MARKET FORCES – So your shitty piece of land is an example for the entire planet? Come on now. This was a weak argument. Billions of animals are fed massive amounts of grain(corn/soy/oat) EVERY DAY that could be fed to humans. Plant based milks are an example of how market forces DO work. Huge increases in sales while dairy from cows is on a steep decline.

    Science isn’t even needed to figure out which is a better option, plant based diets or omni. Animals need massive amounts of land, feed, water & produce massive amounts of waste. Plants need less water/land and produce no waste(not including pesticides/fertilizer because it’s also needed to feed animals). Animals can suffer, plants cannot. Healthy diets are the ones with the most plants included. No one is recommended to limit fruit/veg/legumes & consume large amount of dairy/meat/eggs. More and more science is coming out against meat/dairy/eggs and the detrimental health effects on humans.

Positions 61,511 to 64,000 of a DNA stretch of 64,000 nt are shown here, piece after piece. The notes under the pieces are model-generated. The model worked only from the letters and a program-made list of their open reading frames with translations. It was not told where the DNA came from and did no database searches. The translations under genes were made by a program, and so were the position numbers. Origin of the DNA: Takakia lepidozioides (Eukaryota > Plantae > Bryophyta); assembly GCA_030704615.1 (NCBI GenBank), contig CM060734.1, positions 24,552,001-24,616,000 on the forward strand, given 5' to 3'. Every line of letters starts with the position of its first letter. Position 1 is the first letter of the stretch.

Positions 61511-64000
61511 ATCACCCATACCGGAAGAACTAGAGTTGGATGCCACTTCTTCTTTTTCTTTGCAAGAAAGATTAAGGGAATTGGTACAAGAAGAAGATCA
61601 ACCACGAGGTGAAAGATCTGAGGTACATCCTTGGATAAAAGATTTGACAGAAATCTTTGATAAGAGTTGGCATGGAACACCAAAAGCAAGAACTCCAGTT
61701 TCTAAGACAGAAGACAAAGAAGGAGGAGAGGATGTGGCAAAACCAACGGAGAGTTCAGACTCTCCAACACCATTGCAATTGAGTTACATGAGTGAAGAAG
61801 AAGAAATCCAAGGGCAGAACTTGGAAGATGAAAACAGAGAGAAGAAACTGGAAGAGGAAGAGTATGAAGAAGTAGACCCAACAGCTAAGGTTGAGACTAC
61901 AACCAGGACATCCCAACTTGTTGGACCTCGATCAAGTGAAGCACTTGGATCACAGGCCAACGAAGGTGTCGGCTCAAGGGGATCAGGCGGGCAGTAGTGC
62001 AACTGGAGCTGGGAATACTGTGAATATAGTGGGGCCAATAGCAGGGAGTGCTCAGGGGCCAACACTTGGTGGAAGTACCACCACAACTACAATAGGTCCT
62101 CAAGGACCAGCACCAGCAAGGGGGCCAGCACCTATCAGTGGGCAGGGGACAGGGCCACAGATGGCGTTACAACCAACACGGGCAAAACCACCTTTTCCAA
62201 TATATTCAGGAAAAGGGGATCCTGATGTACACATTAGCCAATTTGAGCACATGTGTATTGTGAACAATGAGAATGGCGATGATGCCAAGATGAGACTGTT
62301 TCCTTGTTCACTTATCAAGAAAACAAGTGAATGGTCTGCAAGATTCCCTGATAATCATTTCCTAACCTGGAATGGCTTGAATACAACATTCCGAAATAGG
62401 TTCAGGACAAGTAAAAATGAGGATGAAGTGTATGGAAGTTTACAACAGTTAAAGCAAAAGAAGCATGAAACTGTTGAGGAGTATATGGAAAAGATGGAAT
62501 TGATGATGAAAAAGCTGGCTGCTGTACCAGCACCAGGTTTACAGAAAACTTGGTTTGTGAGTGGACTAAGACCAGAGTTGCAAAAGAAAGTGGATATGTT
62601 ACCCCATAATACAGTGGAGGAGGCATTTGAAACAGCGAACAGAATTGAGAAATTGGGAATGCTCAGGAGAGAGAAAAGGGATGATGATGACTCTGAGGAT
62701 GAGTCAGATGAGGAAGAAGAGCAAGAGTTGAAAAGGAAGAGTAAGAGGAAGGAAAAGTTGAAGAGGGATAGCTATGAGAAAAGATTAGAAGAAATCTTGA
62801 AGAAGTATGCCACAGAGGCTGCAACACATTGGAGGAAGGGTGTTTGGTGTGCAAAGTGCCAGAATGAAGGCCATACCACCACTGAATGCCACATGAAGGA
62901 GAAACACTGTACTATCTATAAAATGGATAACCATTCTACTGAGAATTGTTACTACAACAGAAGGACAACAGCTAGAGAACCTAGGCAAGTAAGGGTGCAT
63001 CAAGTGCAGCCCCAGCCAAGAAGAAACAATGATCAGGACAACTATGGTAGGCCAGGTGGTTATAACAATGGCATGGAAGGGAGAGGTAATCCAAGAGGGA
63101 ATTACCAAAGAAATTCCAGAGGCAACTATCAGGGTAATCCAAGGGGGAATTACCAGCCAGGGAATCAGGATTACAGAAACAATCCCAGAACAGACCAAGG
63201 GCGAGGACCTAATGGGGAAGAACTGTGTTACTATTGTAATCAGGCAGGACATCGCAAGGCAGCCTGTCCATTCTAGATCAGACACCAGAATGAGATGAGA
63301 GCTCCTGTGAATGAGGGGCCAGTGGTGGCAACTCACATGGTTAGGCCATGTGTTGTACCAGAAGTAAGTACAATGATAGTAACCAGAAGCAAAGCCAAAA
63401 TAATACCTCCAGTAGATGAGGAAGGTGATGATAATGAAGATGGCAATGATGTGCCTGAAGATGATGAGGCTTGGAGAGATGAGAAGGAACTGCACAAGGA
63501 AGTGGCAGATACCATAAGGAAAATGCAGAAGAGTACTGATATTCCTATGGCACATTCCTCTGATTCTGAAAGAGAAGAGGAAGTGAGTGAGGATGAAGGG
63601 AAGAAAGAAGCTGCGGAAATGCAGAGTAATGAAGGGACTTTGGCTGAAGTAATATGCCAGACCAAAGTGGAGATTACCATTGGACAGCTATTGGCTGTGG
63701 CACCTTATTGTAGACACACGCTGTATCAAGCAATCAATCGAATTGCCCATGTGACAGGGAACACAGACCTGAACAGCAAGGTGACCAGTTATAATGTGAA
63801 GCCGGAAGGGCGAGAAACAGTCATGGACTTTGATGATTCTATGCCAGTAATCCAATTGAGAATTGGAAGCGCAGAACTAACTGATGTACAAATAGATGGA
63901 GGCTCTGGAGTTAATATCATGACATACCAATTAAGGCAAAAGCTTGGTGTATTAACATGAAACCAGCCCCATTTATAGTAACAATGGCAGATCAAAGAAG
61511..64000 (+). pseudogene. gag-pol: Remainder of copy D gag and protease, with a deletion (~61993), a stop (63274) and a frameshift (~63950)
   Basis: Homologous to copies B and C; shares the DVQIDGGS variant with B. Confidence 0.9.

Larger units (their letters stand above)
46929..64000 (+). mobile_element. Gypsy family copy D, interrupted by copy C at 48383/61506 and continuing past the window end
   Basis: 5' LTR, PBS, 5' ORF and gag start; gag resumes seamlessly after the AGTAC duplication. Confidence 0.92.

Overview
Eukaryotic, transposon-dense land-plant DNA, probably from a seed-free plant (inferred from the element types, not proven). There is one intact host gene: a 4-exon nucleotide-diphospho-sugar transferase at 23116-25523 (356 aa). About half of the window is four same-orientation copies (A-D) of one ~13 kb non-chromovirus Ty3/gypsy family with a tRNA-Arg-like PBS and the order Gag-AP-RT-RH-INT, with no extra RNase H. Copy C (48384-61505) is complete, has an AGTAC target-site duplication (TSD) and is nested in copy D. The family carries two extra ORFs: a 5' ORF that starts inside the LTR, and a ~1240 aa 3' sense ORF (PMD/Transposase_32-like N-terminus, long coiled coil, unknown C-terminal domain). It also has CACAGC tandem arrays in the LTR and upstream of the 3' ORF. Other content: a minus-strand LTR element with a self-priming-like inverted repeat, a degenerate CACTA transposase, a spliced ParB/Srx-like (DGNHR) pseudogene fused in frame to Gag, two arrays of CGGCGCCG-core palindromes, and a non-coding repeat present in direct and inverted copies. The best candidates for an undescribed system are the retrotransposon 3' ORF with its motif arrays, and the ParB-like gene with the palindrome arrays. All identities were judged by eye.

I think the below article written by a molecular scientist is all that is needed to push you in the right direction.

    http://www.eatplantsdrinkbeer.com/readup/2016/03/10/do-you-really-fucking-love-science-animal-agriculture-and-greenhouse-gas-emissions

    • Using biophysical simulation models to compare 10 eating patterns, researchers found that eating fewer animal products will increase the number of people that can be supported by existing farmland. But as it turns out, eliminating animal products altogether isn’t the best way to maximize sustainable land use. Their work was published in Elementa, a journal on the science of the anthropocene.
      The researchers considered the vegan diet, two vegetarian diets (one that includes dairy, the other dairy and eggs), four omnivorous diets (with varying degrees of vegetarian influence), one low in fats and sugars, and one akin to the modern American dietary pattern.
      Based on their models, the vegan diet would feed fewer people than two of the vegetarian and two of the four omnivorous diets studied. The bottom line: Going cold turkey on animal-based products may not actually be the most sustainable long choice for humanity in the long term.

      — Source

      The full scientific journal article is available directly: Peters CJ, Picardy J, Darrouzet-Nardi AF, Wilkins JL, Griffin TS, Fick GW. Carrying capacity of U.S. agricultural land: Ten diet scenarios. Elem Sci Anth. 2016;4:116. DOI: http://doi.org/10.12952/journal.elementa.000116